Collin York (Omega 1800) has been named as a Pi Kappa Phi’s 30 Under 30 for 2021.
He is the ninth chapter member to be part of the distinguished group established by the national fraternity in 2014. Omega is tied for second all-time in the number of men from the 101 chapters that have received such recognition.
Alumni are nominated by their peers, older brothers or friends of the fraternity, according to the national website. Nominees are reviewed by a selection committee based on their “impact, leadership and service.”
York, who graduated with a BS in aeronautic and astronautical engineering from Purdue 2013, was a product engineering intern for Cummins in Columbus, Indiana as a student. After graduating he started as a product engineer for more than three years at Cummins where he “designed and launched a new generation of turbochargers to increase the power and sustainability of future diesel engines.”
Then he earned a master’s degree in the same field completing that coursework in 2018.
“I found that my passion was putting people into space,” which sent him back to Purdue for advanced degrees.
Over the course of the next four years plus he was a graduate teaching assistant and research assistant at Purdue and was held a guidance and targeting internship with NASA in Houston.
In 2018, he continued work as a NASA Pathways graduate student and began work on PhD also in aero at Purdue.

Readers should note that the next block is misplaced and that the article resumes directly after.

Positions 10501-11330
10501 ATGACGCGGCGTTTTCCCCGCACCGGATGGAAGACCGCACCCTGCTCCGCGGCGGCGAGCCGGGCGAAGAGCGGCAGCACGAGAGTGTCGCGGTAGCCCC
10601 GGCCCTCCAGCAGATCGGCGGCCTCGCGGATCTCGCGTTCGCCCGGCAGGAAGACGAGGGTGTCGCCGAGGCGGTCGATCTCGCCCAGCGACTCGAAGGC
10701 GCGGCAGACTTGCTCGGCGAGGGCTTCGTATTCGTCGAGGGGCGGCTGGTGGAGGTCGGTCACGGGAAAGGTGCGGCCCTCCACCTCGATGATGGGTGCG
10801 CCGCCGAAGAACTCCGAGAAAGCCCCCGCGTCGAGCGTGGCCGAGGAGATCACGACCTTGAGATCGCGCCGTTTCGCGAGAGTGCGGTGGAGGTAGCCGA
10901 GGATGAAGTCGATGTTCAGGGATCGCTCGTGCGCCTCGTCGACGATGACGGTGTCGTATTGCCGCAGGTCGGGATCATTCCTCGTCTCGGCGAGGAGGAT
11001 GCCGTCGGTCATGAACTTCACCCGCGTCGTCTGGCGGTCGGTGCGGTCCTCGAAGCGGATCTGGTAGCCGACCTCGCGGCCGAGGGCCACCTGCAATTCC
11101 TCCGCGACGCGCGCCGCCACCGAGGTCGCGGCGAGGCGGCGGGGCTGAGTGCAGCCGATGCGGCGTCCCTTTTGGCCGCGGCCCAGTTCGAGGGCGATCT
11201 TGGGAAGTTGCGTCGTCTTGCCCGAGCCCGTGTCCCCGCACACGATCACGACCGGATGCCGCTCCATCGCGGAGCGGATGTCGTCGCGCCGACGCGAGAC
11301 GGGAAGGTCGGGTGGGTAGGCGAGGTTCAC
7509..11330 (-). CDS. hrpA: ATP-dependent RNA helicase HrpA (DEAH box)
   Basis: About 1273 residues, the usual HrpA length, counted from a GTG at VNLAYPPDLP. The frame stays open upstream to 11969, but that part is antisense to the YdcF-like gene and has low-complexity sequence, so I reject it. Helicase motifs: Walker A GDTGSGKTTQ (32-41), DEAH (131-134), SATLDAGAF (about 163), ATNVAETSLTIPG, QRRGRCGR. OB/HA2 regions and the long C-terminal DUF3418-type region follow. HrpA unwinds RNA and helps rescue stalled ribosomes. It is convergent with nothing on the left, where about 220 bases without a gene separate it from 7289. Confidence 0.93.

“I have worked in engineering developing flight software for Artemis (NASA’s latest moon mission) and in Mission Control producing software for flight controllers in the upcoming Boeing commercial missions to the International Space Station,” York said.
His work with NASA also entails spacecraft trajectory planning space travel to Mars.
He credits his fraternity experience – surrounding himself with high achievers – as paramount to his professional and personal development.
“I am fortunate that many of my fraternity brothers shared a drive to succeed and be a positive influence,” he said. “These bonds have helped me find the courage to change my career and follow my passion.”
As an undergraduate, York served the chapter as recruitment and academic chairman. The chapter’s commitment to service made an impact on him, too.
While at Cummins he worked with United Way “creating volunteer opportunities and raising funds for local non-profit organizations.” Nowadays he works on civic engagement initiatives, including voter registration.
“Pi Kappa Phi taught me the value of leadership through service,” he said.
He and his wife, Caroline whom he met while working at Cummins, are the parents of twin boys.